wall-eyed


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wall-eyed

1. slang Having one or both eyes deviating outward from the center of one's face, a condition known as exotropia. Sometimes spelled as a single word. The guy on my blind date was pretty handsome, but he was a bit walleyed and it was really distracting. I've been severely wall-eyed since birth, but I can still see fairly well.
2. slang Having bulging, wide-open eyes, as due to anger, terror, shock, exhaustion, strain, etc. Sometimes spelled as a single word. My parents went totally wall-eyed when I told them I was going to drop out of high school. I could tell he was getting walleyed at the thought of performing in front of so many people.
3. slang Very drunk. Sometimes spelled as a single word. Tom was in a wall-eyed stupor by the end of the night. No thanks, I'd better not have anymore. I get pretty walleyed after just a couple of drinks.

wall-eyed

mod. alcohol intoxicated. Who’s the wall-eyed guy carrying the ham sandwich?
References in periodicals archive ?
Thus the wall-eyed horse dramatically and ethereally departs from Mrs Littlejohn's boardinghouse, hovering off the veranda like a "hobgoblin and floating, in the moon" (H 1014).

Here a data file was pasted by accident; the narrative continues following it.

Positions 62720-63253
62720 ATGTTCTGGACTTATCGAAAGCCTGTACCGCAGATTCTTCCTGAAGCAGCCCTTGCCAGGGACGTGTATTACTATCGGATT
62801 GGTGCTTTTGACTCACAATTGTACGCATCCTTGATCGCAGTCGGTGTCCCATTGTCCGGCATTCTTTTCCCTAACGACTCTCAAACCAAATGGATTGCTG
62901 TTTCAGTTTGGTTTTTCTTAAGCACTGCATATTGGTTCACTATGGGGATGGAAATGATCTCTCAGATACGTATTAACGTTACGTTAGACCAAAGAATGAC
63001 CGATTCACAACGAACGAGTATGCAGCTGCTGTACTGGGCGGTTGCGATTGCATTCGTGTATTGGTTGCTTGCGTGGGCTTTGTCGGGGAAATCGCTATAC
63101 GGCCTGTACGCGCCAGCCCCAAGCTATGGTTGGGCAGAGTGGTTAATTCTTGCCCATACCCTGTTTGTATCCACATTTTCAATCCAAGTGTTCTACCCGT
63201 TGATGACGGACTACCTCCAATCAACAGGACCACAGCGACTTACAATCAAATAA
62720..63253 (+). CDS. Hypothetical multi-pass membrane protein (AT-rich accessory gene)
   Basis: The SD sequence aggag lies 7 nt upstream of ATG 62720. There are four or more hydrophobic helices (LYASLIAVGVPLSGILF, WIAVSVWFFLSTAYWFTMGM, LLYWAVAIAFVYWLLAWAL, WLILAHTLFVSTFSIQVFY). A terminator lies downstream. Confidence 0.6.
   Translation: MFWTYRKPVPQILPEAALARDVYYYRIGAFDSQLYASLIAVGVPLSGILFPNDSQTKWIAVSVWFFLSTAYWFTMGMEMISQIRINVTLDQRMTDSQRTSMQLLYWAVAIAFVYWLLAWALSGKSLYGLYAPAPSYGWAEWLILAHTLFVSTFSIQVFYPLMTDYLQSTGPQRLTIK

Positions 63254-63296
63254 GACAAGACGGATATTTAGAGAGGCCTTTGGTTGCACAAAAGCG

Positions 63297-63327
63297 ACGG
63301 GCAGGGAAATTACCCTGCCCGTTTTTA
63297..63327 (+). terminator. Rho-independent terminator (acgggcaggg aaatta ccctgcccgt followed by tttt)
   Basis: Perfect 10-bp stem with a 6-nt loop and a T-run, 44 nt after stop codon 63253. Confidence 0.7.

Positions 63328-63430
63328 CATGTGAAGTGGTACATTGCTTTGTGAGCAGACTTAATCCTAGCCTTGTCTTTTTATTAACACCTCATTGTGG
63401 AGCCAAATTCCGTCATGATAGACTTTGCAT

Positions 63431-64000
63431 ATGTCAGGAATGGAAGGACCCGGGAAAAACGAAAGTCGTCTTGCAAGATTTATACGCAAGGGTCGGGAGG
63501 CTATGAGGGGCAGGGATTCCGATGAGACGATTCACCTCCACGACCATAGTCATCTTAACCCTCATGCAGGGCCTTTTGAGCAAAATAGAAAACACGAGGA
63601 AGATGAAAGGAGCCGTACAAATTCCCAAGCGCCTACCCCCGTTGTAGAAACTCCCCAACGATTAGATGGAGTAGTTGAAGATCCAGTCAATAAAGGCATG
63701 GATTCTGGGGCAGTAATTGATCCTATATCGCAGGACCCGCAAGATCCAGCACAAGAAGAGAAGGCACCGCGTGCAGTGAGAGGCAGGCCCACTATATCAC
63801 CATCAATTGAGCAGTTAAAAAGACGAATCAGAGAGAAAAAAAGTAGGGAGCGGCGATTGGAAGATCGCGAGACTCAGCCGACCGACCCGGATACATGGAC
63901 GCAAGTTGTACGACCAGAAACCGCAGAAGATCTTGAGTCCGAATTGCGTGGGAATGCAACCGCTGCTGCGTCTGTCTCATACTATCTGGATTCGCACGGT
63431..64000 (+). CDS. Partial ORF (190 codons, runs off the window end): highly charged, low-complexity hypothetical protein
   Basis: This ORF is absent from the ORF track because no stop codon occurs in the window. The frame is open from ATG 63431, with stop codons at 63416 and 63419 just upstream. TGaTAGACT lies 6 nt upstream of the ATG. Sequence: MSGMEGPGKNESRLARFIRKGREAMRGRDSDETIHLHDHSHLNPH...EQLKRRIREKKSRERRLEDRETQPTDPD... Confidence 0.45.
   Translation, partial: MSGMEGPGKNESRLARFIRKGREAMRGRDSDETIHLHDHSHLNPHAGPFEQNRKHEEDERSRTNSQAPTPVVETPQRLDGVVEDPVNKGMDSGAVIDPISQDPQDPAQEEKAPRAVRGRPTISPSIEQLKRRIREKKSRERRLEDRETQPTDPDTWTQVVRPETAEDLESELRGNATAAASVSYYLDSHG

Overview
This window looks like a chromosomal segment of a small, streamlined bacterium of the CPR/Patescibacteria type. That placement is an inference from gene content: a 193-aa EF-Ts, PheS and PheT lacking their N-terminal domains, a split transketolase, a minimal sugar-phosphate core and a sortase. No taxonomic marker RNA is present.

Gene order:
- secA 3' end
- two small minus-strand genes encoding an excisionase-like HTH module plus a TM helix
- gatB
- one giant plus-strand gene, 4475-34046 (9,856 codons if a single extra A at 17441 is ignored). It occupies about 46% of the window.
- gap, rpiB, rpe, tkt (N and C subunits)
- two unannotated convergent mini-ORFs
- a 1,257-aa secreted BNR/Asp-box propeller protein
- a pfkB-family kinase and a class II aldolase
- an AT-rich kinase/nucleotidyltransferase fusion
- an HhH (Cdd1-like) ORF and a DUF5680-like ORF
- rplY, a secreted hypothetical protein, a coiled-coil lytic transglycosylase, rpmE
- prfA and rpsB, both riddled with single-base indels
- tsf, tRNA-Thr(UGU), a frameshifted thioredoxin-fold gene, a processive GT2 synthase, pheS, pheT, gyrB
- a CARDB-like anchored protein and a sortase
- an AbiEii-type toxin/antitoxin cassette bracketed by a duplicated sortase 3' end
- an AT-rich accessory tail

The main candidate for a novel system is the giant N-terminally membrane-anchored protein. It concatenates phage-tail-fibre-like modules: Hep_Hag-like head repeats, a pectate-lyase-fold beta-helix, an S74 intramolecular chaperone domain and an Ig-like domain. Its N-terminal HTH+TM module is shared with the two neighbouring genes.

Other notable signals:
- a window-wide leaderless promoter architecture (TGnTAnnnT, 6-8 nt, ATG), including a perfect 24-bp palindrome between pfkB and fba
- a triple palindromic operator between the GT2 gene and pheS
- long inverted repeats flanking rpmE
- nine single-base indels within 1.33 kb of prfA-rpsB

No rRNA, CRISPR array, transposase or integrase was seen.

Black backed gulls stare wall-eyed at a place where beach plums once crowned dunes, part river's bottom, part sea's.
Rather, because of an operation on an inward-turning squint when I was a small child, I now have, when tired or not concentrating, the wall-eyed look of a Simpsons character.
Hunter may not be wall-eyed, like the iconic Marty Feldman, but his stooped, leering, mobile hump performance is fervently inspired.
Intellectual companionship is one thing, but for the turban-and-pearls Beauvoir, calling herself wife to the five-foot-tall, wall-eyed existentialist may have proved insupportable.
The puppy - who chose the author, not the other way around - is a "slightly wall-eyed, hyper, darn near ugly chocolate dapple dachshund named Jasper," the author writes.
We have been reduced to the level of compliant, drooling morons, sitting wall-eyed in front of the TV with our microwaved dinner and a box of McGreasy chips on our laps.
Or Saveli Kramarov, the pallid, wall-eyed comedian who left the Soviet Union to play harried apparatchiks in Hollywood and brought the laughs in a TV commercial where he searched for a "big American car with tailfins."